If you’re worried that a wooden stake won’t keep a vampire from rising from the grave, go for an iron one. That’s apparently what some medieval vampire believers did to a corpse whose skeleton was recently discovered in southern Bulgaria.
The finding was made by a team digging under the direction of archeologist Nikolai Ovcharov among the ruins of Perperikon, an ancient city dating back to 5,000 BC and once inhabited by the Thracians, Indo-European tribes mentioned in the Iliad as allies of the Greeks in the Trojan War. Perperikon is also believed to be the site of the Temple of Dionysius, the Greek God of wine and fertility.
The well-preserved skeleton appears to be from around the 13th century and is a of a male between the ages of 40 and 50. The “stake” was actually a heavy iron ploughshare and the man’s left leg was also cut off below the knee and placed next to the body. This vampire wasn’t going anywhere, says Ovcharov.
The ploughshare weighs almost two pounds and is dug into the body into a broken shoulder bone. You can clearly see how the collarbone has literally popped out.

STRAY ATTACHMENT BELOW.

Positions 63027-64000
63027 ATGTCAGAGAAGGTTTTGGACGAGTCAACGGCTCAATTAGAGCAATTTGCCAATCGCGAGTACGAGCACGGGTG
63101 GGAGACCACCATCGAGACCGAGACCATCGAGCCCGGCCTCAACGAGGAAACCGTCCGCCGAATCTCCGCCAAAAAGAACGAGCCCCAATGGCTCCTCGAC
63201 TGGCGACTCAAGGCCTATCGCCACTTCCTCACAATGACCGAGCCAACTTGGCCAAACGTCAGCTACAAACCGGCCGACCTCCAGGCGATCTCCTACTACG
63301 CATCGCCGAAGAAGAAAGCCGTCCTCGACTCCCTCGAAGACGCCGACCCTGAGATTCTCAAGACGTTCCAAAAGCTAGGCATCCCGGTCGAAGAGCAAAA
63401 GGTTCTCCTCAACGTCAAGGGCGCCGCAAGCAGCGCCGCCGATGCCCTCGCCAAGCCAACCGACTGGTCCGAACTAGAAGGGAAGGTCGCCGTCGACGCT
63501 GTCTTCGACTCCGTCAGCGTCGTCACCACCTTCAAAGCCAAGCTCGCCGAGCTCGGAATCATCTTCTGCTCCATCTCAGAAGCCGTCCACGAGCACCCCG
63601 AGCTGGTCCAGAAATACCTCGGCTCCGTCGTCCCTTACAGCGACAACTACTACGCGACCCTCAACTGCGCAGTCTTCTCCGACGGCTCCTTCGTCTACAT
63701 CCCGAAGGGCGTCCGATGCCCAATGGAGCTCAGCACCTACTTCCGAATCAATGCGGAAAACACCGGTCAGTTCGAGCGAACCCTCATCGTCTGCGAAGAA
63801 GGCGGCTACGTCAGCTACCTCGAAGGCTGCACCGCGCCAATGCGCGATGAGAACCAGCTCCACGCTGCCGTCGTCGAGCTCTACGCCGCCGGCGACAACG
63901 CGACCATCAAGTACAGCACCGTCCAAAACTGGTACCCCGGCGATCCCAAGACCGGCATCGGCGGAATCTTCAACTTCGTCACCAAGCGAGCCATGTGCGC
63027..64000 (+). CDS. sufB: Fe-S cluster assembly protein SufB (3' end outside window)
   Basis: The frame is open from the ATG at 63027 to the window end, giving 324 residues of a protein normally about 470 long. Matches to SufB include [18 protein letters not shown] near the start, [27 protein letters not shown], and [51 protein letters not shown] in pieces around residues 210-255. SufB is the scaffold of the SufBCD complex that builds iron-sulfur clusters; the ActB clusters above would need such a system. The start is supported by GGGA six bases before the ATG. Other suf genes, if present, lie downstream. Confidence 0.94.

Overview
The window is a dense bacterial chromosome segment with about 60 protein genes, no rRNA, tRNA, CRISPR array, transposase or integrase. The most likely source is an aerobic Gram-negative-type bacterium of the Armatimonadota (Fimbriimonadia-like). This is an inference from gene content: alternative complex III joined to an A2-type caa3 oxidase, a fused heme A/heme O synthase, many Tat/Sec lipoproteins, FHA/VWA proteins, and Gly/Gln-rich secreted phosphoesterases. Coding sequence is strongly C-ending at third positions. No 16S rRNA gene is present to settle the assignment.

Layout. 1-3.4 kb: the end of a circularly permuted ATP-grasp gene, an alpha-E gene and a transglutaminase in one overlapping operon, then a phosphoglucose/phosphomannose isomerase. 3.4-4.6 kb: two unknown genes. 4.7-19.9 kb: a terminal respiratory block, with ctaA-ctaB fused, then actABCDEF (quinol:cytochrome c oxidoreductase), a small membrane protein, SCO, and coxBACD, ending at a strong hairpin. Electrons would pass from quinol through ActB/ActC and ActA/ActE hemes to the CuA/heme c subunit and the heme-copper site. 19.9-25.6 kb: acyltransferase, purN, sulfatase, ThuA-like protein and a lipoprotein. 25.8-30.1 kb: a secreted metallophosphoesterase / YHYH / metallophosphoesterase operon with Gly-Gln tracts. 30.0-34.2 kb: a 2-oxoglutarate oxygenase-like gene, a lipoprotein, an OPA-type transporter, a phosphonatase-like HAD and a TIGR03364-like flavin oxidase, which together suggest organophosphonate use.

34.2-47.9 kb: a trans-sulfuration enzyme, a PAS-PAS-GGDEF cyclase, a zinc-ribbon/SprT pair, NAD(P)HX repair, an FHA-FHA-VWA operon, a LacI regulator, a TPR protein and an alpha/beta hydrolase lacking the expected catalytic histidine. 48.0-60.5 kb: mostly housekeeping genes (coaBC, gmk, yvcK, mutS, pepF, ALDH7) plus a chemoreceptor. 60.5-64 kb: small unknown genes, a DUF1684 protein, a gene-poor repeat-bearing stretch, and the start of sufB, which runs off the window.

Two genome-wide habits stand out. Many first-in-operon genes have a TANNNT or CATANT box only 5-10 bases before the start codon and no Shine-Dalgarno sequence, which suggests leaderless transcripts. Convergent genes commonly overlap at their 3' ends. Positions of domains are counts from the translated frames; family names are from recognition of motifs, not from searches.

The team also discovered the remains of woman and a young child that were buried in a manner similar to paintings of the Virgin Mary and child, another medieval custom used not to because of vampires but to protect the population from the plague, a real killer in the Middle Ages.
Why was this man considered to be a vampire and buried in this manner? Ovcharov offers one possibility.
We have no doubts that once again we’re seeing an anti-vampire ritual being carried out. Often they were applied to people who had died in unusual circumstances—such as suicide,
All it will take is one blockbuster vampire movie.